Jun.10 (GMM/Inautonews.com) Nico Hulkenberg wasted no time after the Canadian grand prix as he looked ahead to his next race outing.
The German is completing the ultra-rare feat in 2015 of combining a full-time F1 seat with a programme to contest the fabled Le Mans 24 hours.
From the Le Mans pitlane on Tuesday, Hulkenberg posted on Twitter a ‘selfie’ with his Porsche prototype and the caption “She’s ready!”
An interested spectator at Le Mans this weekend will be Hulkenberg’s Force India boss Vijay Mallya, who will be trackside in a motor home, Germany’s Auto Motor und Sport reports.
“Vijay said he would only release me for the race if he could come and watch,” Hulkenberg joked.
Fernando Alonso also wanted to combine F1 with Le Mans this year, but McLaren-Honda was not as keen as Mallya to allow it to happen.
The Spaniard, who watched the race last year, was reportedly disappointed.
“The technology is very high,” he said. “You can do two stints on one set of tyres, with the laptimes going up by more than a second.
“We only dream about that in formula one,” admitted Alonso.
The very fact that the likes of Hulkenberg, Alonso and full-time Porsche driver Mark Webber rate Le Mans so highly is an indictment of the state of F1 at present.
Sunday’s Canadian grand prix was condemned by the international media, with not even the usually-customary safety car spicing up the racing action.
“Some would say they (the drivers) weren’t pushing hard enough to crash but that’s too harsh,” former F1 driver turned commentator for British television Sky said.
But also critical is another British driver-turned-commentator, David Coulthard.
“The sad reality is that the drivers are not enjoying the current F1,” he wrote in a column for the BBC.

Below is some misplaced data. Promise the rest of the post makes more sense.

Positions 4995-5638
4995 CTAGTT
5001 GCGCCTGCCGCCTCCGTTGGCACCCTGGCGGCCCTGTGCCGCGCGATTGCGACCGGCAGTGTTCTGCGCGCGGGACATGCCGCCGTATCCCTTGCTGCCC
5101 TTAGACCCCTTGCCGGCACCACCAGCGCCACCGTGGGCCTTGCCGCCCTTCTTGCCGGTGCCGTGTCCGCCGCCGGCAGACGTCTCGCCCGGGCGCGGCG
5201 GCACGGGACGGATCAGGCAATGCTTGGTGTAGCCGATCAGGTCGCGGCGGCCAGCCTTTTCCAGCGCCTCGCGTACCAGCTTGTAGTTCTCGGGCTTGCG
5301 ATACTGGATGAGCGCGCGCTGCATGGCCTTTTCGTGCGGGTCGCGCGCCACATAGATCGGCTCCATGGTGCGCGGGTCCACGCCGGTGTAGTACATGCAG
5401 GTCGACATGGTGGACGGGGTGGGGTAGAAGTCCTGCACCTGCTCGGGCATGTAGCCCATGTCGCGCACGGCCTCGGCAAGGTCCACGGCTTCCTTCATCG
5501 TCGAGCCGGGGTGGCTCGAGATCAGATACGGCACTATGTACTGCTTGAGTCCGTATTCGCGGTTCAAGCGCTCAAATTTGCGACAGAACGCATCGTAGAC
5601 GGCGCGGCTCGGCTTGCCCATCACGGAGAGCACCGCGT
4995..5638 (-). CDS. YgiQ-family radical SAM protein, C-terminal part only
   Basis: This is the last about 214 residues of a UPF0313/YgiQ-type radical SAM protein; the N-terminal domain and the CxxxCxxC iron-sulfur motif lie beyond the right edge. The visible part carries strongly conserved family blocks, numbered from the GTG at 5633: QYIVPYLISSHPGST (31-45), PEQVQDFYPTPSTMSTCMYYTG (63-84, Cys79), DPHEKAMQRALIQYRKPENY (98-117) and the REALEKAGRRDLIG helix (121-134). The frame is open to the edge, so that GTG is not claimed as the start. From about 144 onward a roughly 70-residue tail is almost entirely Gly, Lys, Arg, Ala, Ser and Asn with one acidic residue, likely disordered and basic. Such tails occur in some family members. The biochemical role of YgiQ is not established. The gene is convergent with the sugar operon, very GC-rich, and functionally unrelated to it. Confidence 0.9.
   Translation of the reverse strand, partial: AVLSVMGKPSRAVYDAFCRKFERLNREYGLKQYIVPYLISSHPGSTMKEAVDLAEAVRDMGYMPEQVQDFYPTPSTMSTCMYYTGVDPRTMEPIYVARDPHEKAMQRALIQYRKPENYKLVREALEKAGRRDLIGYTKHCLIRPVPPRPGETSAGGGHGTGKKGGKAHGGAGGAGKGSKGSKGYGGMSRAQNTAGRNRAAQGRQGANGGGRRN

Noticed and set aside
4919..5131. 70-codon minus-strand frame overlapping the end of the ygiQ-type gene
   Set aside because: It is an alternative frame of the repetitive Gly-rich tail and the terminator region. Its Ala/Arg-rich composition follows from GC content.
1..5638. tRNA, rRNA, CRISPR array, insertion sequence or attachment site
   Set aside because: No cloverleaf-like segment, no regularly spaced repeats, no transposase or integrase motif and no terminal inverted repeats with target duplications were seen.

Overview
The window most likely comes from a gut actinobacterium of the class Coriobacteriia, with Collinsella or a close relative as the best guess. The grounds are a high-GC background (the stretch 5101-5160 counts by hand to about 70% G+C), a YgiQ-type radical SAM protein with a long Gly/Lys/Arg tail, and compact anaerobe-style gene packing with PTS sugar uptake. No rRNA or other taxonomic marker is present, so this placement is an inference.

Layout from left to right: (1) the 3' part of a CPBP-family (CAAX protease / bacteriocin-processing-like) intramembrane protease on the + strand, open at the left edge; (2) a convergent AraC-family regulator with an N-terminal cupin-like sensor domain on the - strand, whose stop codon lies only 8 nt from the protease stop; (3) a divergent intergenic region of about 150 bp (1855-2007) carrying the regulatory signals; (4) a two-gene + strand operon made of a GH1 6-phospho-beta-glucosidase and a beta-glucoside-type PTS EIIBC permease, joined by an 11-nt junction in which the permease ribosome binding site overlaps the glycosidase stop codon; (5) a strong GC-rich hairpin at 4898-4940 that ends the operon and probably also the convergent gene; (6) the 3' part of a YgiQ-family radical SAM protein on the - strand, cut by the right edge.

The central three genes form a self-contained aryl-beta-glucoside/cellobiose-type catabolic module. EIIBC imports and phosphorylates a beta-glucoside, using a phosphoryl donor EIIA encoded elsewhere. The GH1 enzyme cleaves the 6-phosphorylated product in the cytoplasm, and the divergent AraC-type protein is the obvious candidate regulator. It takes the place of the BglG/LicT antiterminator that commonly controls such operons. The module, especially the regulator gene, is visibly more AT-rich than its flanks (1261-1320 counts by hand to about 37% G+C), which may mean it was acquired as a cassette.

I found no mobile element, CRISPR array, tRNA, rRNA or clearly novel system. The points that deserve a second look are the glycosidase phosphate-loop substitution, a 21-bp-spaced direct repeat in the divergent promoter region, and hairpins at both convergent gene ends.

One such driver, said Coulthard, is Alonso.
“In the last two races he has said two things that really hit home,” he said. “The first was that the last time he was tested to his limit mentally and physically in a grand prix was 10 years ago.
“The second was that driving the current cars is more about systems management than it is about driving skill,” Coulthard added.
“Of course, drivers do not have all the answers. But if you are not challenging the best guys, you are short-changing both them and the audience.”
That dwindling audience is being most starkly felt in Germany.
The 2015 race has been axed, and now the host free-to-air broadcaster RTL is reportedly considering not renewing its deal with Bernie Ecclestone.
The German television ratings from Canada were starkly depressing, with the F1 audience reportedly smaller even than a women’s football game between Germany and the Ivory Coast.
And in neighbouring Austria, promoter Red Bull is struggling to sell tickets for next weekend’s race.
“I do not quite understand what is happening,” Austrian F1 legend Gerhard Berger told Germany’s Sky.
“In Germany there is no race and yet Sebastian Vettel is near the front in a Ferrari.
“I do not know what has caused the decline in interest, but it is a pity because Red Bull organises a great event.”
Another Austrian, Niki Lauda, is also confused.
“Look at Canada,” he said. “I don’t think the people are very different in Montreal and yet they sold 12 per cent more tickets than they did last year — the stands were full.
“No one was complaining about boring races or quiet engines — they were just excited about the grand prix,” the Mercedes team chairman added.